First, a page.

Hydrogenated amorphous silicon has attracted considerable interest as a low-cost material for various large-area electronic devices, such as scanners, thin film transistors employed in flat panel displays, and photovoltaic devices. A major limitation of amorphous silicon is a light-induced degradation of the photoconductivity and dark conductivity, associated with the creation of metastable dangling bond defects. Recent reports that mixed phase thin films, consisting of silicon nanocrystallites embedded within a hydrogenated amorphous silicon matrix, display a resistance to this light-induced degradation have motivated the development of a novel deposition system to synthesize such materials. Conventional techniques to generate such amorphous/nanocrystalline mixed phase films involve running a Plasma Enhanced Chemical Vapor Deposition system very far from those conditions that yield high quality amorphous silicon. A dual-plasma co-deposition system has thus been constructed, whereby the silicon nanoparticles can be fabricated in one chamber, and then injected into a second plasma reactor, in which the surrounding amorphous silicon is deposited. The deposition process, as well as structural, optical, and electronic characterization of these films, including the dark conductivity, photoconductivity, infra-red absorption spectra, micro-RAMAN spectra, and the optical absorption spectra, will be discussed for these films.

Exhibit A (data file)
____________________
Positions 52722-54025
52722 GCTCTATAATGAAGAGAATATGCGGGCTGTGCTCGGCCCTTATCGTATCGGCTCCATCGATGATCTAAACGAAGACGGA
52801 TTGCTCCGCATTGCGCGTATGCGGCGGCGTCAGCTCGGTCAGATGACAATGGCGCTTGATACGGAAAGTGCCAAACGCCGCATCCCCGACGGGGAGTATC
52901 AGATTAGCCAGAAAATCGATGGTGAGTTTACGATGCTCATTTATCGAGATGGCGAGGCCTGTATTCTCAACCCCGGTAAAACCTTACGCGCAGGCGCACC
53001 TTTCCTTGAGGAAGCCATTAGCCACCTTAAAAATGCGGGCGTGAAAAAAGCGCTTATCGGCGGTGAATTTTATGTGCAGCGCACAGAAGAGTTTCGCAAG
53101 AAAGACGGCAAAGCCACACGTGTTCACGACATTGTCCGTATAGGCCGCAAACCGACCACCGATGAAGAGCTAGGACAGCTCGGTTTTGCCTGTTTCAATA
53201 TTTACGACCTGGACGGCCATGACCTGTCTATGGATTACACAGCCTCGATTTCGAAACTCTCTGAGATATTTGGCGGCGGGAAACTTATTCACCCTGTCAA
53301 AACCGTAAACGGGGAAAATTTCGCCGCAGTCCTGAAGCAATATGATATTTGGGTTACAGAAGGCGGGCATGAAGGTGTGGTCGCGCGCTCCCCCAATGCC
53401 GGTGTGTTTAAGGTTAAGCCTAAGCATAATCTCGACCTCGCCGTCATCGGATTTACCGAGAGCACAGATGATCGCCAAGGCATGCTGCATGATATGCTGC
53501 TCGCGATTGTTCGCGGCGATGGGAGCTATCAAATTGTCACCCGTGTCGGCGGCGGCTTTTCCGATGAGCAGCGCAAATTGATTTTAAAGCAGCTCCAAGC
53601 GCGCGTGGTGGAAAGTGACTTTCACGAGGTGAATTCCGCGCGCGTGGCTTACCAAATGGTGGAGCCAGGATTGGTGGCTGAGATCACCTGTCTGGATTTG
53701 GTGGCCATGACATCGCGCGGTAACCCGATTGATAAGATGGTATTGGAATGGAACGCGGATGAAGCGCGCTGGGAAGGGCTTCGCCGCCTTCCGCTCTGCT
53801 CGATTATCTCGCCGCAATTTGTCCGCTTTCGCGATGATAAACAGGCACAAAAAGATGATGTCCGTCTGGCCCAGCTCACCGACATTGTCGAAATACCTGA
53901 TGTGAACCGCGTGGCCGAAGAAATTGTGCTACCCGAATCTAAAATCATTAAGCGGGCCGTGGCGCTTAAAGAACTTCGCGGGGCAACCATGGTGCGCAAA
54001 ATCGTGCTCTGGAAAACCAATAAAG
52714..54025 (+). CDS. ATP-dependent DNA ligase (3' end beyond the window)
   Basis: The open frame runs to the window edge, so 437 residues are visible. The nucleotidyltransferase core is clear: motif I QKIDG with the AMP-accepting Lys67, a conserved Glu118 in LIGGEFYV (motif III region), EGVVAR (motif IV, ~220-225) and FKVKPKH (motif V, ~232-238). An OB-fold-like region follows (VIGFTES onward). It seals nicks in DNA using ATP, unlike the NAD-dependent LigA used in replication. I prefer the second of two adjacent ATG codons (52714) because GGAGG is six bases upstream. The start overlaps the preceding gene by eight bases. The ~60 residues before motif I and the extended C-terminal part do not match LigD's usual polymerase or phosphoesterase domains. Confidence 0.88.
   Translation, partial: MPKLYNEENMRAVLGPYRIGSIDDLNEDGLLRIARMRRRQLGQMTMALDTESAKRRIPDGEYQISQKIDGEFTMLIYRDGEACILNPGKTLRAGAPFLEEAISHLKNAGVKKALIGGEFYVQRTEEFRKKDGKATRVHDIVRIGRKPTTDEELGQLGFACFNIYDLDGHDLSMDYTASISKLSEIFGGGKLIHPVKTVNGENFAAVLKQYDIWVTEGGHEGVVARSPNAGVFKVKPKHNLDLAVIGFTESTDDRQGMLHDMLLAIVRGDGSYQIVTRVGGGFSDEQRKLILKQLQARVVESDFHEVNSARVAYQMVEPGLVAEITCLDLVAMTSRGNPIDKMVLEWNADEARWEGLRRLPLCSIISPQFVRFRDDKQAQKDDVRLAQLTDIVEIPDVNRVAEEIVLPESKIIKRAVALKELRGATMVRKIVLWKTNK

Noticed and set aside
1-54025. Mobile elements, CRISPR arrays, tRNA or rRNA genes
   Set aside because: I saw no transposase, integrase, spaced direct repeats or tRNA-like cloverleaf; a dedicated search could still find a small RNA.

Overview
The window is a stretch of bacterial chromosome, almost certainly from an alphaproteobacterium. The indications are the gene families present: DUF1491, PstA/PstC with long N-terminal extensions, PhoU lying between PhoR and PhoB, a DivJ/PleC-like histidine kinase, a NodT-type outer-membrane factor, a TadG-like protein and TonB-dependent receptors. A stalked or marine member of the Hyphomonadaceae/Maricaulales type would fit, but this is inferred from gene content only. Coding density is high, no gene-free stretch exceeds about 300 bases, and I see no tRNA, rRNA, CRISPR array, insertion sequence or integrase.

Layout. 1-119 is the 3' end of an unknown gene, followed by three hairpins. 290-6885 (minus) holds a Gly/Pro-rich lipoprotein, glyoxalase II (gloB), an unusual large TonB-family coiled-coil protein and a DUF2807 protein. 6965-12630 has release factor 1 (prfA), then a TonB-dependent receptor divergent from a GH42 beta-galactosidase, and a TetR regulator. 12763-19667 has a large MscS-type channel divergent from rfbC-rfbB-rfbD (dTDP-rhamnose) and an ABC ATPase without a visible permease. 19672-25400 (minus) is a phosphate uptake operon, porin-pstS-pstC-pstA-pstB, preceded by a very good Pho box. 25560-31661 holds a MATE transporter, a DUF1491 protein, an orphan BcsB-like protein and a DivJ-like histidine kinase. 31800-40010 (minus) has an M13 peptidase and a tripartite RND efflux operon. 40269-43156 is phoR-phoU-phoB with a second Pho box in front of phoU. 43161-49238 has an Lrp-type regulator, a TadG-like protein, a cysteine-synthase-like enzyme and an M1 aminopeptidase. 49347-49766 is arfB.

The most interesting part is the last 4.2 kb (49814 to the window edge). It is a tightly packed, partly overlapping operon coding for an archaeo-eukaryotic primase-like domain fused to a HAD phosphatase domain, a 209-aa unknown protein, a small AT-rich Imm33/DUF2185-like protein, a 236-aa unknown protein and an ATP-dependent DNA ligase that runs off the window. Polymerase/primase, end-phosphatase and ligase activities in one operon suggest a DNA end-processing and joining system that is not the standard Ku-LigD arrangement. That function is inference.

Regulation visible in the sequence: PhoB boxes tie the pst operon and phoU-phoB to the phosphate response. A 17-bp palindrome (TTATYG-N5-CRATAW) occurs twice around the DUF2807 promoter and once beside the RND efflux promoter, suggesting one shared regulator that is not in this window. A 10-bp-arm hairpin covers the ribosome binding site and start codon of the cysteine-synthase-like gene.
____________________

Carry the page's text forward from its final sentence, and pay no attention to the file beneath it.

University of Minnesota Ph.D. dissertation. December 2009. Major: Physics. Advisor: James Kakalios. 1 computer file (PDF); xvi, 99 pages.
Blackwell, Charlie Pearman.
Effects of nanocrystalline silicon inclusions in doped and undoped thin films of hydrogenated amorphous silicon..
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